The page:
Left: U.S. President Donald Trump stands with Chinese Vice Premier Liu He after signing the “phase one” of the U.S.-China trade agreement in the East Room of the White House in Washington, U.S., January 15, 2020. Photograph: Kevin Lamarque/Reuters 3. In the appendix, you will find the basic methodological approach. For more information, see Chad P. Bown, China-China Phase One: China`s Purchases of American Products (September 2020), PIIE Chart, October 26, 2020. President Donald Trump advanced his trade deal with China in January 2020 in his trade war with China. In its self-proclaimed “historic” agreement, China committed to purchase other U.S. goods and services in 2020 and 2021. Trump even boasted that the deal “could be closer to $300 billion once it`s done.” Under the agreement, China will purchase at least $200 billion in additional U.S. goods and services over two years, including $32 billion in additional imports of U.S. agricultural products. Such a sharp increase in U.S.
imports will allow China to reduce its imports from other countries to offset its overall trade balance. The United States and China have reached a historic and binding agreement on a first-phase trade agreement, which requires structural reforms and other changes to China`s economic and trade regime in the areas of intellectual property, technology transfer, agriculture, financial services, currency and currencies. The Phase One agreement also provides for China to make significant additional purchases of goods and services in the United States in the coming years. It is important that the agreement creates a robust dispute resolution system that ensures timely and effective implementation and implementation. The United States has agreed to substantially amend its customs measures in accordance with Section 301. A conclusion drawn from the data is obvious. The Americans suffered when China`s retaliation devastated U.S. exports. Trump`s rate hikes have increased prices for U.S.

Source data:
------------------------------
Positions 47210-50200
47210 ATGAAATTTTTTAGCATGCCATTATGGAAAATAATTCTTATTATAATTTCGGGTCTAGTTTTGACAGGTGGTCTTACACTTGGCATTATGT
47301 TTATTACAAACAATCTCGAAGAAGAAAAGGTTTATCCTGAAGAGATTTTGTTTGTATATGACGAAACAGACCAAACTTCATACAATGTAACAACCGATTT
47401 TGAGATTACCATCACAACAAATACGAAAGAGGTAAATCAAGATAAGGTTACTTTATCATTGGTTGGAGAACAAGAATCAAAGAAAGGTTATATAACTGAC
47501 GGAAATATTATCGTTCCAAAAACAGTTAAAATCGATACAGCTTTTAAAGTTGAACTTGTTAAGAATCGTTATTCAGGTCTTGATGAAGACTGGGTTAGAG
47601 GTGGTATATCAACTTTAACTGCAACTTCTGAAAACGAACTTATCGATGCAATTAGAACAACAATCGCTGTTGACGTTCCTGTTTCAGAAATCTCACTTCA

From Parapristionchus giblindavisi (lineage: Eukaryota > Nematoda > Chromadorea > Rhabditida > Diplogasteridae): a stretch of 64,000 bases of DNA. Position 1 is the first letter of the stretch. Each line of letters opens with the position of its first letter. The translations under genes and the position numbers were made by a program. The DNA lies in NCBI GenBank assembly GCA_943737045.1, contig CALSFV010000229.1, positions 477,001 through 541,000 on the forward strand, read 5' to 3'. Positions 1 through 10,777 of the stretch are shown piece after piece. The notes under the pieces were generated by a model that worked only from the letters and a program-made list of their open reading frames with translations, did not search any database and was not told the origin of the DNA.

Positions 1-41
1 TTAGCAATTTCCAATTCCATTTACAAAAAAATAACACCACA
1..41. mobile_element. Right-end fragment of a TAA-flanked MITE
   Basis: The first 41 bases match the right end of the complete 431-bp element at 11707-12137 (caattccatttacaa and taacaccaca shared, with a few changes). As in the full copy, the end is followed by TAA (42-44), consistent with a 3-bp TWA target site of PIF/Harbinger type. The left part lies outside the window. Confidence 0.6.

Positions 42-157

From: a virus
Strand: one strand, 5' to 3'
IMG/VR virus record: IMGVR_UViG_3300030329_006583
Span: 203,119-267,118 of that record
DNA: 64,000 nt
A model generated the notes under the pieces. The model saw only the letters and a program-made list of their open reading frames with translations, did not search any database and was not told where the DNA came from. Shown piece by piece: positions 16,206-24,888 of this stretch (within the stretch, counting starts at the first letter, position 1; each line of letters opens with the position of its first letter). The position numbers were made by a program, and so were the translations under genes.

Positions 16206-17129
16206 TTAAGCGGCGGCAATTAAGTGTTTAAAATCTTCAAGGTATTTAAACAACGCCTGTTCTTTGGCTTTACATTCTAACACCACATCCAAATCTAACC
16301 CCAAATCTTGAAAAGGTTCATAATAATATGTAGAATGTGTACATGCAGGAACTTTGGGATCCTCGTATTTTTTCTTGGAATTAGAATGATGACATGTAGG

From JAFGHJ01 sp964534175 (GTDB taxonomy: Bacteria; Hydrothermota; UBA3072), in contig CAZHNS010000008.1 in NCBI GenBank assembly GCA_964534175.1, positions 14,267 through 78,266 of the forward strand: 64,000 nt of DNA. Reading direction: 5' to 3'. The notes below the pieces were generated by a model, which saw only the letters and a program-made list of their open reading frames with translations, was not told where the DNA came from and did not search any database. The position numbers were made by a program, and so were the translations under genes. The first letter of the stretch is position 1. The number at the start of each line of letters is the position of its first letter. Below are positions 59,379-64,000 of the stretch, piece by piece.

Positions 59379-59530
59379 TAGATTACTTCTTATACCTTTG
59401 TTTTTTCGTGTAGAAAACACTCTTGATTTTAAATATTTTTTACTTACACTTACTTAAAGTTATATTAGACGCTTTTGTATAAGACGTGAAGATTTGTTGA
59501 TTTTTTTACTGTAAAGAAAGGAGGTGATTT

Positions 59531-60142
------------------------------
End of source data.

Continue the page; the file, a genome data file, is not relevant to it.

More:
consumers and costs for U.S. businesses. His politically motivated buying commitments may have caused more problems than they solved. After the election, the United States needs a new approach to solving its trade problems with China. Although the agreement is touted by the signatories as “historic” – hyperbolic for its modest goals – what the agreement hopes to be is applicable. Its provisions include, among other things, tariff withdrawals, the extension of commercial purchases and new obligations on intellectual property rights, technology transfer and monetary practices. The 18-language chapter, which represents one-fifth of the comprehensive agreement, imposes various obligations on trade secrecy, drug-related intellectual property, geographical indications, trademarks, patents, e-commerce infringement and enforcement of pirated and counterfeit goods.